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# In the figure shown, the length of line segment QS is

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Senior Manager
Joined: 29 Jan 2011
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In the figure shown, the length of line segment QS is  [#permalink]

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Updated on: 05 Oct 2013, 06:37
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00:00

Difficulty:

5% (low)

Question Stats:

80% (00:37) correct 20% (01:04) wrong based on 215 sessions

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Attachment:

Triangle.png [ 9.81 KiB | Viewed 8836 times ]
In the figure shown, the length of line segment QS is $$4\sqrt{3}$$. What is the perimeter of equilateral triangle PQR?

A. $$12$$
B. $$12 \sqrt{3}$$
C. $$24$$
D. $$24 \sqrt{3}$$
E. $$48$$

Spoiler: :: What am i doing wrong here ?
What am i doing wrong here ?

PQ^2 = QS^2 + PS^2

PQ^2 = PS^2 + 48 ------ (1)

QR^2 = SR^2 + 48 ------(2)

PQ^2 + QR^2 = PS^2 + SR ^2 + 96 ----- 3

But, PS^2 + SR ^2 = PR ^2 ------- 4

Substitute 4 in 3....

PQ^2 + QR^2 = PR^2 + 96 -----5

PQ = PR = QR since equilateral triangle

Therefore PQ^2 = 96

PQ = sqrt (96)

But this doesnt yield the correct answer ....

Originally posted by siddhans on 23 Jul 2011, 19:47.
Last edited by Bunuel on 05 Oct 2013, 06:37, edited 3 times in total.
Edited the question and added the OA
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23 Jul 2011, 20:08
siddhans wrote:
http://img210.imageshack.us/img210/3589/gmatprepr.jpg

Spoiler: :: What am i doing wrong here ?
What am i doing wrong here ?

PQ^2 = QS^2 + PS^2

PQ^2 = PS^2 + 48 ------ (1)

QR^2 = SR^2 + 48 ------(2)

PQ^2 + QR^2 = PS^2 + SR ^2 + 96 ----- 3

But, PS^2 + SR ^2 = PR ^2 ------- 4

Substitute 4 in 3....

PQ^2 + QR^2 = PR^2 + 96 -----5

PQ = PR = QR since equilateral triangle

Therefore PQ^2 = 96

PQ = sqrt (96)

But this doesnt yield the correct answer ....

Red bold is not true... PS+SR = PR... so if you square (PS+SR)^2 = PR2... not what you have written

simplest way to solve this problem is sin60 = $$\sqrt{3}$$/2 = QS/PQ = 4$$\sqrt{3}$$/PQ
==> PQ = 8
so perimeter = 24
choice C.
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21 Mar 2012, 03:07
agdimple333 is simple and easy. But how do I solve it without knowing sin (60)?
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21 Mar 2012, 03:34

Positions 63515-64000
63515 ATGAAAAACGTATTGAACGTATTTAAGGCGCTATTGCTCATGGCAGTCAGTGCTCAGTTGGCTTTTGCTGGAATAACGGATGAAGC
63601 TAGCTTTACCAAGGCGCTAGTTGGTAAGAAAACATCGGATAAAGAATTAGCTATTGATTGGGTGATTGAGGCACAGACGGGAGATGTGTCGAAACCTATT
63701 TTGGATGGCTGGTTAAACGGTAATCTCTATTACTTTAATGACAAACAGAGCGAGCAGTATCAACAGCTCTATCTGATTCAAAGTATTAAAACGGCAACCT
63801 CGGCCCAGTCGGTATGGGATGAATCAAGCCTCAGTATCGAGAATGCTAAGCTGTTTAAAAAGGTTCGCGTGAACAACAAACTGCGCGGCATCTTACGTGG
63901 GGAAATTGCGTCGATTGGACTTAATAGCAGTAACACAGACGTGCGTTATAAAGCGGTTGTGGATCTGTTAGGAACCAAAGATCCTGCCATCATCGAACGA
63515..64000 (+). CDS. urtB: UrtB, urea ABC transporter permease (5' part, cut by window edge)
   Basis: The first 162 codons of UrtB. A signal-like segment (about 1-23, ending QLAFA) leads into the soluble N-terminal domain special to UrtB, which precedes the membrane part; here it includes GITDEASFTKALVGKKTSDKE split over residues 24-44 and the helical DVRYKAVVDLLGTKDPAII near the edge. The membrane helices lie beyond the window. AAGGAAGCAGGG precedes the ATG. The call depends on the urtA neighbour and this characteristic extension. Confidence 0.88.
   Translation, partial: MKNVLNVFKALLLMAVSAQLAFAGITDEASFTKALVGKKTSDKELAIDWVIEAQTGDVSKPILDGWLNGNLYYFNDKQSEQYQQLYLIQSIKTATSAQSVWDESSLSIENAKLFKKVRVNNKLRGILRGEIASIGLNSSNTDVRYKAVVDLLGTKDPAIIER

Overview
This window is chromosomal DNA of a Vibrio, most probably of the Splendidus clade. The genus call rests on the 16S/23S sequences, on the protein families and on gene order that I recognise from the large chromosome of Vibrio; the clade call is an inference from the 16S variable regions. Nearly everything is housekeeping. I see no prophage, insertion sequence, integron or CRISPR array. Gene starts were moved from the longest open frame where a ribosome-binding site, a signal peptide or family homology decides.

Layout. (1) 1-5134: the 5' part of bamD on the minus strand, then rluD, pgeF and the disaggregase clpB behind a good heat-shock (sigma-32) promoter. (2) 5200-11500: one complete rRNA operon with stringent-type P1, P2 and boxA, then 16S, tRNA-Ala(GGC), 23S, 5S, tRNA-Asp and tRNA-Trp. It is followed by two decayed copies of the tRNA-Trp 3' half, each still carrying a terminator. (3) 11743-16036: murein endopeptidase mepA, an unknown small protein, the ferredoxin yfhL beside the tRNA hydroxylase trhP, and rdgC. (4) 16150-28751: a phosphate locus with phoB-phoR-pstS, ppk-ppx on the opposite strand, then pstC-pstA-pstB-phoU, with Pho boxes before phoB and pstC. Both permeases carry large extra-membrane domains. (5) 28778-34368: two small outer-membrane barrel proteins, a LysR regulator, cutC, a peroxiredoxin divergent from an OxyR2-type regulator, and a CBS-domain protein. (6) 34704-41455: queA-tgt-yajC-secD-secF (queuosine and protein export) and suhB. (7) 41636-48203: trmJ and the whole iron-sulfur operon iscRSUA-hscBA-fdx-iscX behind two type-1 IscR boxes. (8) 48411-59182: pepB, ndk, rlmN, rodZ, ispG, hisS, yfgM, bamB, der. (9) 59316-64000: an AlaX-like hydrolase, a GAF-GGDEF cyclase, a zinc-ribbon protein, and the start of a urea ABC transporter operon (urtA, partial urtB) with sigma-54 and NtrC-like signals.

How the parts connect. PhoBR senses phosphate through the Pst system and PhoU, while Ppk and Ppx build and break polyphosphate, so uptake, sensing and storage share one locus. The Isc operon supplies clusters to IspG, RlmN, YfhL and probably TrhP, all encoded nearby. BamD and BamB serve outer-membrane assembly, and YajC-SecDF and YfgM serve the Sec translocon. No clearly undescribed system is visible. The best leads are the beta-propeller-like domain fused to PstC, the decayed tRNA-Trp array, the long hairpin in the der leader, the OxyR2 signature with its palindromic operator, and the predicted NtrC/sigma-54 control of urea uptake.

Impenetrable wrote:
agdimple333 is simple and easy. But how do I solve it without knowing sin (60)?

Trigonometry is not tested on the GMAT, which means that EVERY GMAT geometry question can be solved without it.

In the figure shown, the length of line segment QS is $$4\sqrt{3}$$. What is the perimeter of equilateral triangle PQR?
A. $$12$$
B. $$12 \sqrt{3}$$
C. $$24$$
D. $$24 \sqrt{3}$$
E. $$48$$
Attachment:

Triangle.png [ 9.81 KiB | Viewed 7913 times ]

Since triangle PQR is equilateral then its all angles equal to 60°. So, right triangle QSR is a 30°-60°-90° right triangle (with angle R equal to 60°). Next, in a right triangle where the angles are 30°, 60°, and 90° the sides are always in the ratio $$1 : \sqrt{3}: 2$$ and the leg opposite 60° (QS) corresponds with $$\sqrt{3}$$, which makes QR equal to $$4\sqrt{3}*\frac{2}{\sqrt{3}}=8$$ ($$\frac{QS}{QR}=\frac{\sqrt{3}}{2}$$ --> $$QR=QS*\frac{2}{\sqrt{3}}=8$$).

Thus the perimeter is 3*8=24.

For more on this subject check Triangles chapter of Math Book: math-triangles-87197.html

Hope it helps.
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In the figure shown, the length of line segment QS is  [#permalink]

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19 Apr 2016, 05:31
Height in a an equilateral triangle equals $$\sqrt{3}$$/2 *a, where a is a side of such triangle. Hence a = $$\sqrt{3}$$/2 * a = 4$$\sqrt{3}$$
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Re: In the figure shown, the length of line segment QS is  [#permalink]

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19 Apr 2016, 07:30
siddhans wrote:
Attachment:
Triangle.png
In the figure shown, the length of line segment QS is $$4\sqrt{3}$$. What is the perimeter of equilateral triangle PQR?

A. $$12$$
B. $$12 \sqrt{3}$$
C. $$24$$
D. $$24 \sqrt{3}$$
E. $$48$$

Altitude of a equilateral triangle is $${\sqrt{3} * side}/2$$

$${\sqrt{3} * side}/2$$ = $$4\sqrt{3}$$.

So sides are 8

Perimeter of an equilateral triangle is 3* sides = 3*8 =>24

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Re: In the figure shown, the length of line segment QS is  [#permalink]

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19 Dec 2018, 08:39
Top Contributor
siddhans wrote:
Attachment:
Triangle.png
In the figure shown, the length of line segment QS is $$4\sqrt{3}$$. What is the perimeter of equilateral triangle PQR?

A. $$12$$
B. $$12 \sqrt{3}$$
C. $$24$$
D. $$24 \sqrt{3}$$
E. $$48$$

Let's first add the given information to the diagram.
If ∆PQR is an equilateral triangle, then the 3 angles are each 60°

At this point, we can see we have a special 30-60-90 right triangle, which we can compare with the BASE 30-60-90 right triangle

When we compare the sides that are opposite the 60° angle, we can see that 4√3 is 4 times the value of √3
So, the magnification factor is 4.
This means the other 2 lengths will be 4 times the sides of the BASE 30-60-90 right triangle

Now that we know that each side has length 8, the perimeter = 8 + 8 + 8 = 24

Cheers,
Brent
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Re: In the figure shown, the length of line segment QS is &nbs [#permalink] 19 Dec 2018, 08:39
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